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The two faces of public discourse

Paul Finch
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Public opinion, much like Transport for London, often resembles Dr Jekyll and Mr Hyde, says Paul Finch

One of the enjoyable things about Radio 4’s Today programme is the way it cottons on to newly minted clichés, gives them ventilation and, because it has done so, never questions whether the basis for the cliché is fundamentally flawed.

My favourite recently is ‘What business wants is certainty’. On the face of it a very reasonable proposition but, on examination, it turns out to mean nothing more than ‘children want sweets’. The human condition is essentially one of uncertainty, quite often radical uncertainty. This is partly because of our old favourites, war, pestilence, famine and plague, and partly because the behaviour of humans (individually and collectively) is not predictable with any great accuracy.

The same applies to products and technology. But one man’s disruptive business innovation is another’s misfortune. If only things could remain the same – but they can’t. So what sensible grown-up business people do is try to anticipate change, mitigate, adapt and move on or go out of business in a Darwinian fashion.

Given the history of the 19th and 20th centuries, it is extraordinary that infantile desires for everything to be like it was yesterday are treated as though they were pearls of wisdom. This of course fits the BBC worldview, which is that Brexit represents the collapse of civilisation as we know it – a position from which it is desperately back-pedalling.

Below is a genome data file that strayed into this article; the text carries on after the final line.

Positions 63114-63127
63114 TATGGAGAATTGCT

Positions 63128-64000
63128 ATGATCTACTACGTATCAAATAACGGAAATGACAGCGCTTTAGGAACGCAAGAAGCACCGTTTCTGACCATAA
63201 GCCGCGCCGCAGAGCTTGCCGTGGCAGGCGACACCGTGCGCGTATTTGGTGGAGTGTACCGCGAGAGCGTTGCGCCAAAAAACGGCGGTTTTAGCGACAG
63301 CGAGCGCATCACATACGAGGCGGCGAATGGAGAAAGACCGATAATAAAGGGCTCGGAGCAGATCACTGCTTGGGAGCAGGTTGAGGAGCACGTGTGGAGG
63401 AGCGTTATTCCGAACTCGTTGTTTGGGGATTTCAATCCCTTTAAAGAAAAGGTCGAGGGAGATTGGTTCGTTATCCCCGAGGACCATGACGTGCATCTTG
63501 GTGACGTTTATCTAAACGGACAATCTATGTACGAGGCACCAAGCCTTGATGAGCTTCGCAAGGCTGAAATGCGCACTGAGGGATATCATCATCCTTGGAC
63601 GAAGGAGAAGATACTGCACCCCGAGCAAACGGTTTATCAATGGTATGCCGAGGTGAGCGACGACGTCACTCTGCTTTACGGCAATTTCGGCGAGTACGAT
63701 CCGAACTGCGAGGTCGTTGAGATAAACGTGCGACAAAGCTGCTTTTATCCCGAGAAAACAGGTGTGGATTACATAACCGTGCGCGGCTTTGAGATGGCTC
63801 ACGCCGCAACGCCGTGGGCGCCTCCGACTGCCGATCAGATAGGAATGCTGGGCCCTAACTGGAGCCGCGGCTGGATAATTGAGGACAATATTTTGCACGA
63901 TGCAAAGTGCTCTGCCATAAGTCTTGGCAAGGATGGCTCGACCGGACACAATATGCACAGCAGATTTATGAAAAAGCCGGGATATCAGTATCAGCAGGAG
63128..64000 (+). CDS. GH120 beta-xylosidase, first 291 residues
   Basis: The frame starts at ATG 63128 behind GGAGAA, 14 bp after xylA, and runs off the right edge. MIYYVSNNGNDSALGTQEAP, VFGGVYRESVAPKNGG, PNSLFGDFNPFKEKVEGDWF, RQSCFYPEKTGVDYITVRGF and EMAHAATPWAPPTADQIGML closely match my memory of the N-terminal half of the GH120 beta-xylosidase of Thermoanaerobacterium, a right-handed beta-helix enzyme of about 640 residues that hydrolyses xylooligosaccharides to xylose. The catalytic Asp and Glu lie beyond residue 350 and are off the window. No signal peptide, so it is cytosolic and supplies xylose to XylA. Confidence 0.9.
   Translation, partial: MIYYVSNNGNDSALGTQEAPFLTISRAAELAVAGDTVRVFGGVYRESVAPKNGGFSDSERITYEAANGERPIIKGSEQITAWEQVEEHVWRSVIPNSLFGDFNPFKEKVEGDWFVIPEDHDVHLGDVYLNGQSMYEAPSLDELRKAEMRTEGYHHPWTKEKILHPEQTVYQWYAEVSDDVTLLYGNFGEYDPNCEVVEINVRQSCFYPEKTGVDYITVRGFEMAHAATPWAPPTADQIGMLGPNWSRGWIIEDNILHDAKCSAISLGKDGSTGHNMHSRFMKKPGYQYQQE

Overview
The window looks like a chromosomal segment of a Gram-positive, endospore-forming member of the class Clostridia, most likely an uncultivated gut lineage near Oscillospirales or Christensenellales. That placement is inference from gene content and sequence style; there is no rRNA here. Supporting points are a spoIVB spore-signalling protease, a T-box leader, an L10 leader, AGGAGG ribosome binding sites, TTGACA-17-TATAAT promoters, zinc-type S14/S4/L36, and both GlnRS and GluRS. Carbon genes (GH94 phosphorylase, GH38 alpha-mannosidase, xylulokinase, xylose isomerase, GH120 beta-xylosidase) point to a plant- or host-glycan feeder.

Thinking about other oft-repeated unexamined clichés, I note that one of my all-time favourites is still doing the rounds: ‘There is no point in building more roads, they just fill up with traffic’. This is surely one of the dumbest phrases to gain currency in chattering-class circles. You might as well say: ‘There is no point in building more railway stations or Underground lines, they will just fill up with commuters and other passengers (sorry customers)’.

Below ground, Transport for London is utterly brilliant… above ground, alas, it turns into Mr Hyde

The same people who moan about roads can often be heard arguing the case for infrastructure, a good example of the cognitive dissonance that informs much of our political debate. Indeed certain worthies from the Greater London Assembly have gone on record in the past with the view that there is no point in providing more housing in London because it will just attract people to live here. What about the ones already here?

Contrast this with the dull civil service nostrum of yesteryear: ‘predict and provide’. What we have done in London in recent decades is firstly stopped predicting (or at least stopped publicising what government officials and politicians knew was happening in respect of inward migration); now we have moved to a final state of stasis in which we predict but – as a deliberate policy – we don’t provide. What a triumph: the policy of the ostrich.

As it happens, we have a perfect example of old and new attitudes in the form of one London organisation, Transport for London. It is a Dr Jekyll and Mr Hyde body, which below ground (including the Overground), is utterly brilliant. Its strategy planners understood what was happening to London’s population from the early 1990s and did something about it, hence the Jubilee Line, Crossrail and, one hopes, Crossrail 2.

Above ground, alas, it turns into Mr Hyde, with deranged policies of road closure, bizarre provision for tiny minorities (often clad in Lycra) which has caused chaos across central London, over-provision of mostly empty buses, and the eager licensing of more than 50,000 Uber drivers, who are cruising around adding to congestion although, needless to say, they don’t pay the Congestion Charge.

I would like to put Dr Jekyll in charge of roads for 10 years, and pack Mr Hyde off somewhere difficult to reach by public transport. 

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